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A variant of Character Levels
for Real-Time Strategy
games; after multiple kills a single unit "levels up" and becomes more powerful. It tends to be integrated into the backstory a little by suggesting they are more experienced (hence the "veteran" designation) or received a Field Promotion
to a higher rank
As RTS games tend to focus on larger scale tactics rather than individual units the effects can vary a lot; sometimes the difference is hardly noticeable and other times they become so much better they are practically a new unit. The amount of possible level ups also varies very heavily between games. Some games even have ranks for kills without it actually changing unit stats at all. When implemented this is done to promote keeping your units alive rather than taking a We Have Reserves
approach, and tends to support Videogame Caring Potential
as a result.
If a character/unit is persistent over multiple missions but loses the veteran rank between missions, it can be a form of Reinventing the Wheel
. If taken far enough
, units end up gaining a Character Level
or transforming into a Prestige Class
rather than a rank (for example, an infantryman might be upgradeable to a sniper).
Can easily become a source of Unstable Equilibrium
- Command & Conquer varies this trope quite a lot, in some of the games it isn't there or makes barely any difference, in other games keeping veterans alive can vastly increase the strength of an army.
- The first two games (Tiberium Dawn & Red Alert) did not feature any type of veterancy. Tiberian Sun was the first in the series to feature veterancy, but gaining veterancy took a lot of kills and the bonuses weren't noticeable.
- For Red Alert 2, they went to the extreme and units got far more powerful. Some top veteran units became very near One-Man Army levels of power.
- This was dialed down some in Generals, but veterancy could still handily make or break a battlefield clash. Most notably, US pilots gained the ability to use an Ejection Seat, allowing their veterancy to be transferred to whatever ground vehicle you assigned the downed pilot to. The second rank-up also added Regenerating Health, which was less useful than it sounds.
- Tiberium Wars saw the veterancy system dialed down a bit more, but given that it has not fluctuated much in Red Alert 3 or Tiberium Twilight, it seems that the developers have found their desired balance.
- Also present in C&C sister saga Dune II (probably the Ur-example), where it usually adds a Healing Factor to units.
- Total Annihilation uses this but tends to be quite subtle with it. Kingdoms is more extreme with it and some units become much more powerful after some kills.
- Warzone 2100 is one of the most extreme examples. There are many ranks (although the differences are subtle). In the single-player campaign, veterans are persistent (along with everything else) and can be transferred to new vehicles if they stay alive. Keeping veterans alive throughout is almost essential to keep up with the technologically superior enemies later on in the game.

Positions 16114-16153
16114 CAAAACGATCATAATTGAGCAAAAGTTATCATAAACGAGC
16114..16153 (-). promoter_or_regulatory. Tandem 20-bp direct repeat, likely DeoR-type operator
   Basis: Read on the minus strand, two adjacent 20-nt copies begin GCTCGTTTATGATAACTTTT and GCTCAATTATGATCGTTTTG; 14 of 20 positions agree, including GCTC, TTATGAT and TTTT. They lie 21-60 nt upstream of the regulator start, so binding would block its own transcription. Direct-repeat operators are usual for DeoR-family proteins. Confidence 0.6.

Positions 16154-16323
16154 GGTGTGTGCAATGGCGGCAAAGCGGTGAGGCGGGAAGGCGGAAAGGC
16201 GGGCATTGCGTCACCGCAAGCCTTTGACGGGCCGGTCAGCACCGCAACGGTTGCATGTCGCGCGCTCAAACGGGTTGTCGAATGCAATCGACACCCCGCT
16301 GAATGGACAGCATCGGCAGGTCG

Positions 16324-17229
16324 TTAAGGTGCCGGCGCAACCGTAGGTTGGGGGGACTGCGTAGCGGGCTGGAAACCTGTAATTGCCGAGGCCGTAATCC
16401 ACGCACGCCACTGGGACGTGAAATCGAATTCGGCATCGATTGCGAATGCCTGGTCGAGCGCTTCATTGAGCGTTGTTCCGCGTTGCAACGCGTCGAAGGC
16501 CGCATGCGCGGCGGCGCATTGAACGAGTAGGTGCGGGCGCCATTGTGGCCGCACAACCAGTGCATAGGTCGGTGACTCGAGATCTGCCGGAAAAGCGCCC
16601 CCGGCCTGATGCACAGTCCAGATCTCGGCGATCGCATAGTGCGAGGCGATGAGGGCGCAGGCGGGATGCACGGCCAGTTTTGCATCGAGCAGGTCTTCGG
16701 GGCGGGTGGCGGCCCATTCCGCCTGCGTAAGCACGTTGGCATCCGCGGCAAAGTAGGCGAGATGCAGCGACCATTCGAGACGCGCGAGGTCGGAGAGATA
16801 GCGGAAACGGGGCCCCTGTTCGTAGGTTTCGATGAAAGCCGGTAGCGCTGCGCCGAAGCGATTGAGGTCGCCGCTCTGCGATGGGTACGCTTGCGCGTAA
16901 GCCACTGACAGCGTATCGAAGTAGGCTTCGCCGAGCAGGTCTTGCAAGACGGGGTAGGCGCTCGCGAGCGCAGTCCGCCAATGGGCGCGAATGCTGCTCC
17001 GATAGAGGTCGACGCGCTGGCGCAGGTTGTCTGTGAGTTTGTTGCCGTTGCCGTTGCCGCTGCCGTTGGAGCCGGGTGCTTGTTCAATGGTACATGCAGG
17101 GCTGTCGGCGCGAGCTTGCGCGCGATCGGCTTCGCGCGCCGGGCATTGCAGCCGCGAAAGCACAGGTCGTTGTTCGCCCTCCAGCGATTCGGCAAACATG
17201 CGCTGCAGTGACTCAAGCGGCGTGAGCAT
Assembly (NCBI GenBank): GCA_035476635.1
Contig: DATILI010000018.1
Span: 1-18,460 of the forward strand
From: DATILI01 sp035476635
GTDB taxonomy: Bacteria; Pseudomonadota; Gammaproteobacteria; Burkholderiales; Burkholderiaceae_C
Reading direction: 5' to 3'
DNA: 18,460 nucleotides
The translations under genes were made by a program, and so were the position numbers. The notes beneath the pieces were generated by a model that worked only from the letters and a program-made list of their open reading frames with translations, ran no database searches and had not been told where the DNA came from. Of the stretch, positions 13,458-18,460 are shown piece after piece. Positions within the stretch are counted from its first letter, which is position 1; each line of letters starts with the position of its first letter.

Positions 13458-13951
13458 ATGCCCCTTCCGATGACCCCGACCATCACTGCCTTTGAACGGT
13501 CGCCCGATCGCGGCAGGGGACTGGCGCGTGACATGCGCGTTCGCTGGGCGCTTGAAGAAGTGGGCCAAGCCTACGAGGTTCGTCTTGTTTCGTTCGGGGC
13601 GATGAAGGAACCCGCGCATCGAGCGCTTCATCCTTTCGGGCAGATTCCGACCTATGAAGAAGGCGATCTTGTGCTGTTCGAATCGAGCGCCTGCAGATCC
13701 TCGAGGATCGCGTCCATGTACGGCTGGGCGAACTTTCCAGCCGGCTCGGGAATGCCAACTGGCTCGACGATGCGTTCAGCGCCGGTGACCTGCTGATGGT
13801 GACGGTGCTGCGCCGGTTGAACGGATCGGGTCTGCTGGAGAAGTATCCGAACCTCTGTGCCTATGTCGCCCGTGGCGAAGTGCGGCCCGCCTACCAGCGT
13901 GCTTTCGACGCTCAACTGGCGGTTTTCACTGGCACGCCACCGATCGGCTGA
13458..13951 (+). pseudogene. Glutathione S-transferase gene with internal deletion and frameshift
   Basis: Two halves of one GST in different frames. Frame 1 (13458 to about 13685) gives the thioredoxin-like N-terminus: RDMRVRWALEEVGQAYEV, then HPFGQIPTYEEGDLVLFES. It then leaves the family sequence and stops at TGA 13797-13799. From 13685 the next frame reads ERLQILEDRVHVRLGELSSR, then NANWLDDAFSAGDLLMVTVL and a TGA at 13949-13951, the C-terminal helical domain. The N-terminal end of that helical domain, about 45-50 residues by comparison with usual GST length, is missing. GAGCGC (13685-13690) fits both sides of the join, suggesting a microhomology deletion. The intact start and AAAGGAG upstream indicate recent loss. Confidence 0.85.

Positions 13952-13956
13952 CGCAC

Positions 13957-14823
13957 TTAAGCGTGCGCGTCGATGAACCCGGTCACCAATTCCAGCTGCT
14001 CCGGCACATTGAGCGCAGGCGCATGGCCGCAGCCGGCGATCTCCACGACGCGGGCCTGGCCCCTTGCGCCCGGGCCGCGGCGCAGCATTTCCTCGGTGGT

- Both LotR: Battle for Middle-Earth games have this mechanic. One of the possible purchased upgrades for a unit allows it to instantly jump to the second level (out of possible ten in the first game, five in the sequel).
- In Starcraft, units increase in ranks for kills but it makes no difference to their stats.
- Myth: Every time a soldier makes a kill, it gets a little more deadly, and survivors carry over to the next level. It is critical on some levels to have veterans from the previous levels.
- Some games in the Nintendo Wars series do this.
- In Advance Wars Days of Ruin, each unit can level up three times; once for each unit it defeats.
- Any troop that lives long enough to learn how to shoot straight in X-COM becomes a veteran, and you do become attached to them.
- In X-COM Enemy Unknown, all soldiers start as rookies, then slowly rise through the ranks from a lowly squaddie to the deadly Colonel. Every rank unlocks a new skill.
- The valor stat in Total War arguably counts, as the unit's stats and morale increase with every point. This led to the infamous "Jedi generals" in the first Medieval as their high stats, paired with the high valor typically gained by a unit getting whittled down in battle, effectively led to one-man armies.
- Halo Wars values experience to Stars that pop above a unit's health bar. These stars give a small boost to a unit's fire rate and DPS. Most units get up to three stars except for certain situations. Fully upgraded Spartans in a super-unit (Grizzly or Hawk) with full experience gives a whopping 14 stars! On Covenant leaders, their number of stars also increases their special ability's damage. A DLC game mode called Reinforcements can show the effects of an army with a lot of stars very well.
- In World in Conflict, individual units that survive long enough while killing enemy units and capturing points gain up to four levels. Leveled-up units (particularly the fourth-level "general" ones) gain considerable boosts to movement speed, rate of fire and special ability recharge times.